Mendez is the top arm left in the Rangers’ system and earned three promotions last season as he ended up making two appearances in the bigs after beginning the season in High-A. He’s battled the injury bug during his young career and surpassed the 100 inning threshold for the first time in his career last season, but his 6-5, 200 pound frame can carry a workload when he is healthy. His fastball sits in the low nineties and his favorite offering his a filthy plus changeup. His slider flashes average but is inconsistent and needs to improve, and he also has a curveball in his repertoire but doesn’t have much confidence in the pitch. He will start the year in Double-A but is fully expected to make it back to the Ballpark at Arlington later in the season.
Newcomb was drafted 15th overall in 2014 by the Los Angeles Angels of Anaheim before serving as an important piece in the Andrelton Simmons trade. Newcomb is a tall, thick lefty that sits in the low to mid-nineties with his fastball and complements it with an average changeup and power curveball that flashes plus. His downfall up to this point in his career has been his control, and his prospect stock has dropped in the past two years as he has been unable to remedy the problem. He’s a long levered pitcher from a cold weather state so it may take him longer to find than others. He was once pegged as a future top of the rotation starter but he’ll need to refine the command and control soon if he wants to reach anywhere close to that potential.
Hader was acquired by the Brewers at the 2015 trade deadline in the deal that included Carlos Gomez and Mike Fiers. He is a deceptive lefty with an electric mix of offerings that produce big strikeout numbers. His best offerings are a fastball that sits in the low to mid-nineties which he primarily complements with a sharp slider. Both are plus offerings. His third pitch is a changeup that he has been unable to throw with any consistency, and his command is sometimes erratic. The sky is the limit if he improves these two deficiencies in his repertoire and if he does he’ll become a top of the rotation starter.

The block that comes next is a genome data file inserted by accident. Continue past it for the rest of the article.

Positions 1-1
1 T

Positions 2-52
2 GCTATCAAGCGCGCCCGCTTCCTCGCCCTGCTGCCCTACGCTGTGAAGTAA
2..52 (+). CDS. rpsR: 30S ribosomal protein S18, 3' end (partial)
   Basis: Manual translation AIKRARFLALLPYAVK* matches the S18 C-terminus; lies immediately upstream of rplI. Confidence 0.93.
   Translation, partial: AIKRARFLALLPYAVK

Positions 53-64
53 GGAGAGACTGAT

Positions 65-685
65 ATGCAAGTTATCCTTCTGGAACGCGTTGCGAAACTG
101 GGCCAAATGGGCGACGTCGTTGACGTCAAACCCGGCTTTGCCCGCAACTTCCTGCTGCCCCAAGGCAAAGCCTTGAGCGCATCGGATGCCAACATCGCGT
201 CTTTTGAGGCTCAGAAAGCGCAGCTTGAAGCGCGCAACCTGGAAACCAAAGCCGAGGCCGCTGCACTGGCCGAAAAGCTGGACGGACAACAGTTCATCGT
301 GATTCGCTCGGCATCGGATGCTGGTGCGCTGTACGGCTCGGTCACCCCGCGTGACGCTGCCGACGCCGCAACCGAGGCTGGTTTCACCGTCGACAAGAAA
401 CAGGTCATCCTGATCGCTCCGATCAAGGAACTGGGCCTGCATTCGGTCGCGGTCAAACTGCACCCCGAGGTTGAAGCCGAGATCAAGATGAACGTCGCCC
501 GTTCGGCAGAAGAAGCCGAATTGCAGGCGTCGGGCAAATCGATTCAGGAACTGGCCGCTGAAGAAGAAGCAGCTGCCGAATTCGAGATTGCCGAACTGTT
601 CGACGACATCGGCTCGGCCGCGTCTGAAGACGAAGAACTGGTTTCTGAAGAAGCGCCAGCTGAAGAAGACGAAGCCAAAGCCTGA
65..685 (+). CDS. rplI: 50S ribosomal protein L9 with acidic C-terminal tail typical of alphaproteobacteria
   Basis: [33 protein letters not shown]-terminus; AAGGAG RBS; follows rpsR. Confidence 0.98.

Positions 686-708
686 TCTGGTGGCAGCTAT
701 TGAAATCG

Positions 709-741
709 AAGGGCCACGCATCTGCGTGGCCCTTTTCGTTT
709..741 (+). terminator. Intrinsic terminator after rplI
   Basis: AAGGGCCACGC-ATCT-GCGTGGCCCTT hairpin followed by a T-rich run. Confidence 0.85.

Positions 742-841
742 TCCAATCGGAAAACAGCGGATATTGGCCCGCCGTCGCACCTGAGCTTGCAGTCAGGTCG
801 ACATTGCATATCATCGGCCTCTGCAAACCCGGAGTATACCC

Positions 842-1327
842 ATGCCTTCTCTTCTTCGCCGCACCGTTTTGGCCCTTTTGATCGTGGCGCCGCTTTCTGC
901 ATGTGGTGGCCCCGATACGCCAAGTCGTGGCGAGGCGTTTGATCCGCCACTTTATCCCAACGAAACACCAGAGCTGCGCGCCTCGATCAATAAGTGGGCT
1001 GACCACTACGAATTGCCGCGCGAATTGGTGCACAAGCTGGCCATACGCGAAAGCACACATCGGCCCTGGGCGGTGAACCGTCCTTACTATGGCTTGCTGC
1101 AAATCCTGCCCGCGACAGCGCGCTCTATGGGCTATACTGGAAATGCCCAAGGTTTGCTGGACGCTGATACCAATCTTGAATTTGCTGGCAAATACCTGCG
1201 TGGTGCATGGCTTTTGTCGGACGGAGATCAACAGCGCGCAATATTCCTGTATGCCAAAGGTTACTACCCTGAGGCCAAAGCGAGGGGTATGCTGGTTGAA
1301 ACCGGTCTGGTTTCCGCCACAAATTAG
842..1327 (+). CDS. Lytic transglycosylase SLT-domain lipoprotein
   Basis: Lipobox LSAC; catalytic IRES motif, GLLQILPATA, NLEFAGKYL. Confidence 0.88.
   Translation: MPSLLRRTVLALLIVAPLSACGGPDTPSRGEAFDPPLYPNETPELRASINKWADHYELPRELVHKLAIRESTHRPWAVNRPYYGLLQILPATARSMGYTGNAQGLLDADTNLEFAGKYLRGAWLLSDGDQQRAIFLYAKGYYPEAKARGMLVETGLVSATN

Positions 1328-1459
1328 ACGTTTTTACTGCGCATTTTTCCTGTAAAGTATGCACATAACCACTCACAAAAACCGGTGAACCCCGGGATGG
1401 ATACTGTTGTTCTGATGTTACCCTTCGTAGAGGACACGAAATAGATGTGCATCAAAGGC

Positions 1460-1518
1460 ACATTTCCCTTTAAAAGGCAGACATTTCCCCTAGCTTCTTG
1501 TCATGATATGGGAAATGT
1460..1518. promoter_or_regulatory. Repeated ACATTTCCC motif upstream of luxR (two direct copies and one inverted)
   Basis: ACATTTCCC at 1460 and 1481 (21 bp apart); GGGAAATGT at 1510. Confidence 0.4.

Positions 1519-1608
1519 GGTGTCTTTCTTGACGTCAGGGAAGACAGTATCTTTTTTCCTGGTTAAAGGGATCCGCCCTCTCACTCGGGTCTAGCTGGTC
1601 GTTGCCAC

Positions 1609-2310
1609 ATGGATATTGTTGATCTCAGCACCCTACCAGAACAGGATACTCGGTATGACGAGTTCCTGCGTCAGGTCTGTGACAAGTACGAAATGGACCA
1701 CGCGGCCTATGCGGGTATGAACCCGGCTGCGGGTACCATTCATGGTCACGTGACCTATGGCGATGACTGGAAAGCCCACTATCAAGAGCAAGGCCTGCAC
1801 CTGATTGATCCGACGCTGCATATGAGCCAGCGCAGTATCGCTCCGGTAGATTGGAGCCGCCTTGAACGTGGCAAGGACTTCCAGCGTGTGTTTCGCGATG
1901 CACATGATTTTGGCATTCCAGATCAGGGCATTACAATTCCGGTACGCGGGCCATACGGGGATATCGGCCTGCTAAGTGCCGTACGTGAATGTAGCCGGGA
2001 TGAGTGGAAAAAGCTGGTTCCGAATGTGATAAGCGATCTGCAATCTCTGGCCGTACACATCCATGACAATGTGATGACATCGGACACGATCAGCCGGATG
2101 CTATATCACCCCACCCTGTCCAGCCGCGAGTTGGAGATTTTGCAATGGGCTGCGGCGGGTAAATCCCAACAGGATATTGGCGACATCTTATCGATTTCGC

Drafted ninth overall by the Toronto Blue Jays in 2014, Hoffman was a centerpiece in the blockbuster Troy Tulowitzki trade at the 2015 trade deadline. He had Tommy John surgery in 2015 which delayed his professional debut, but since then has worked his way through the farm and made his MLB debut last season. He features a sinking fastball that sits in the low to mid-nineties with a plus curveball that he complements with a slider and changeup that are both average offerings. He’s a power pitcher with a four-pitch mix that profiles as a mid-rotation type of starter, he just needs time to refine his pitch sequences and gain confidence with all four pitches.
Weaver is a wiry right-handed pitcher out of Florida state that was drafted in the 1st round of the 2014 MLB Draft. He debuted for the Cardinals last season and ended with a 1-4 record and 5.70 ERA. Weaver’s repertoire includes a sinking fastball that sits in the low nineties and an above average changeup. He is known for his plus, plus control with both pitches and he plays with a slider and curveball but doesn’t use them very often. He’s a mid-rotation type of starter in the long term that will likely be the first call-up to St. Louis when they need an arm.
Banda was acquired by the Diamondbacks in 2014 along with Mitch Haniger and is now viewed as the top prospect in the farm system. At the time, he was considered a reliever or No. 5 starter but has improved his stock and is now seen as a potential mid-rotation starter. He offers a three-pitch mix that includes a mid-nineties heater and changeup that are both above average at times. His bread and butter is a slow curveball that flashes plus and serves as his out pitch. He has a slow, smooth delivery that allows him to repeat his mechanics give him above average control. ________________________________________________________________________________________________________________________________________________________________________________________